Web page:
Bacterial cells are intricately organized, despite the lack of membrane-bounded organelles. The extremely crowded cytoplasm promotes macromolecular self-assembly and formation of distinct subcellular structures, which perform specialized functions. For example, the cell poles act as hubs for signal transduction complexes, thus providing a platform for the coordination of optimal cellular responses to environmental cues. Distribution of macromolecules is mostly mediated via specialized transport machineries, including the MreB cytoskeleton. Recent evidence shows that RNAs also specifically localize within bacterial cells, raising the possibility that gene expression is spatially organized. Here we review the current understanding of where things are in bacterial cells and discuss emerging questions that need to be addressed in the future.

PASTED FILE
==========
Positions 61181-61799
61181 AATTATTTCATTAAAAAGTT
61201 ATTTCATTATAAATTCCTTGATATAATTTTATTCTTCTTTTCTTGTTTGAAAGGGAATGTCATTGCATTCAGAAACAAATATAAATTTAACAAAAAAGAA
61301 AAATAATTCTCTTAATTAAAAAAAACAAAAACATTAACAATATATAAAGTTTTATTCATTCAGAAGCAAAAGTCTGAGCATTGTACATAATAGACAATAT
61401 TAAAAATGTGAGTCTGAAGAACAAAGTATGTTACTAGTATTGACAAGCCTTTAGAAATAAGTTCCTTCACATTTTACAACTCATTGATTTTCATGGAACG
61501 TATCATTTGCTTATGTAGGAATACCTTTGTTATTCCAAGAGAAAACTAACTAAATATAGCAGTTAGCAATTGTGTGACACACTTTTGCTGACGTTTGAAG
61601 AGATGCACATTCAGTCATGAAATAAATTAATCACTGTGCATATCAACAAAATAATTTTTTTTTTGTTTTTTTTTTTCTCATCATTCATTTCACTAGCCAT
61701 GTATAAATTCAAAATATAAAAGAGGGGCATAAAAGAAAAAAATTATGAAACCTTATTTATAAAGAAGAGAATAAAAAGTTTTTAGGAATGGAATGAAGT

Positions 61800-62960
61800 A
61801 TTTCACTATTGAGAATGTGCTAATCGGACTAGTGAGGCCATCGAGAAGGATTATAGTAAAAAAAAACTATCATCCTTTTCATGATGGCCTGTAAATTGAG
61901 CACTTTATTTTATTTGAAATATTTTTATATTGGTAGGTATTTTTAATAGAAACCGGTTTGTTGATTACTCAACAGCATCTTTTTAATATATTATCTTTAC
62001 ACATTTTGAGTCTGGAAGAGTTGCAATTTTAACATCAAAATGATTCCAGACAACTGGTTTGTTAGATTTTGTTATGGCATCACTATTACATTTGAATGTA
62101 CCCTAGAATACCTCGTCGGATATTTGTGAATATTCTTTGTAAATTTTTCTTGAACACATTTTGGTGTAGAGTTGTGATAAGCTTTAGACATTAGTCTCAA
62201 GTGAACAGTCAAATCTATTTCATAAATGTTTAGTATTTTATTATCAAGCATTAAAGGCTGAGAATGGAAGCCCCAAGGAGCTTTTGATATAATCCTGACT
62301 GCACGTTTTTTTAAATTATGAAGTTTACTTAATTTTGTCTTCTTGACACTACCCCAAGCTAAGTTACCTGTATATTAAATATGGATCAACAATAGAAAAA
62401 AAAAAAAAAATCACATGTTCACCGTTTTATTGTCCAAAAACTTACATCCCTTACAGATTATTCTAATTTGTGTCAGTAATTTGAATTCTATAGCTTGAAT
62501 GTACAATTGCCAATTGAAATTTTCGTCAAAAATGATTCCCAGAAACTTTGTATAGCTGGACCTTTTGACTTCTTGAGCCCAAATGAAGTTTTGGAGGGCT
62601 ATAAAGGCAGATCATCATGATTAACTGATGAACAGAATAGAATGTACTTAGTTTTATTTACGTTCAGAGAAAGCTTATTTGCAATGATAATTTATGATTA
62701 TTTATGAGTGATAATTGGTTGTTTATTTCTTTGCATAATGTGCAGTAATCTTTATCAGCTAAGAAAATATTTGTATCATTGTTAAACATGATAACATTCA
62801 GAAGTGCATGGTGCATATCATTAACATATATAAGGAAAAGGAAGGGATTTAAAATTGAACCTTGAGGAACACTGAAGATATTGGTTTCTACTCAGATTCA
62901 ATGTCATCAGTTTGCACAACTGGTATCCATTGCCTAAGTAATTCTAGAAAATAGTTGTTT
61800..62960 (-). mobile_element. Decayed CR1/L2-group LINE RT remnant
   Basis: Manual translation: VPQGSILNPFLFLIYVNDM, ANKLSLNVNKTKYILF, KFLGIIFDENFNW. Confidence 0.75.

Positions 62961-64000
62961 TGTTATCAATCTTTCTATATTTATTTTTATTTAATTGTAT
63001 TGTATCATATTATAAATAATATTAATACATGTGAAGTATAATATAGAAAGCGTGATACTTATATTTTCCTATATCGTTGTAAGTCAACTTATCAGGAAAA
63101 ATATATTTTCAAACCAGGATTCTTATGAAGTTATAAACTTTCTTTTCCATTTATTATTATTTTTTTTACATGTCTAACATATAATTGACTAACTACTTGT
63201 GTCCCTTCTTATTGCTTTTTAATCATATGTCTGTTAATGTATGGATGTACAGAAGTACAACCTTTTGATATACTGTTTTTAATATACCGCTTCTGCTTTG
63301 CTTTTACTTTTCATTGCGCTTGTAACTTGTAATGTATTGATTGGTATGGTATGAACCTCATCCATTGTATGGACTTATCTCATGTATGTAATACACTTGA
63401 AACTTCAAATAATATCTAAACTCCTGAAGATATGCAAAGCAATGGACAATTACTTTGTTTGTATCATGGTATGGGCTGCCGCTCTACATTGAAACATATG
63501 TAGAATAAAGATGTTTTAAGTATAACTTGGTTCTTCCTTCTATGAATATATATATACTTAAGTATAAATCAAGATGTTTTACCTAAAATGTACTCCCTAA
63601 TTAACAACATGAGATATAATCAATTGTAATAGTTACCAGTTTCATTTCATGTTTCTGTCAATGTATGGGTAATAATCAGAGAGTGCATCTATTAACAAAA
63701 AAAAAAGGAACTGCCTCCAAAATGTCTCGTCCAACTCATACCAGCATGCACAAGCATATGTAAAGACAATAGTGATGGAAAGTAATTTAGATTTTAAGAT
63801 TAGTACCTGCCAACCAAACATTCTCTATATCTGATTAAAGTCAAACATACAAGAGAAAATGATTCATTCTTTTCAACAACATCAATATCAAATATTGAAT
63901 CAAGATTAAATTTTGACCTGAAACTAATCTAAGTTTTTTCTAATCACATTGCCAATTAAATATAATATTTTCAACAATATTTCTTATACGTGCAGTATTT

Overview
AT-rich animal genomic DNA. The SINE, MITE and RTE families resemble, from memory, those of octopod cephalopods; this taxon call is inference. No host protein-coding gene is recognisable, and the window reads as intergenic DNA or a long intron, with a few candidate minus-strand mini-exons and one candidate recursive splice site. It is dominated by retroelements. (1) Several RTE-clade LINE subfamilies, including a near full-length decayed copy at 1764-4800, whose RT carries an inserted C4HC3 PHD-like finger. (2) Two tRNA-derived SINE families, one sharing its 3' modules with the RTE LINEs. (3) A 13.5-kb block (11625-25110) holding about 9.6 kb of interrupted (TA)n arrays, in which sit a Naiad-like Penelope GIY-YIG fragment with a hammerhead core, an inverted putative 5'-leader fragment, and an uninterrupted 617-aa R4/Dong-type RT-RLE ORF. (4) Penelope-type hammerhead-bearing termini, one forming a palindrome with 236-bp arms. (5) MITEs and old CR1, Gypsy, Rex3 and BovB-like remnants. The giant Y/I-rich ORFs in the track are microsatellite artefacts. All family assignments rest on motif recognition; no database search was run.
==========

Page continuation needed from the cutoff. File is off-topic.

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We thank all past and present members of the laboratory for fruitful discussions over the years. This work was supported by the Israel Science Foundation (ISF) founded by the Israel Academy of Sciences and Humanities and the Deutsch-Israeli Project Cooperation (DIP).
© 2016 Elsevier Ltd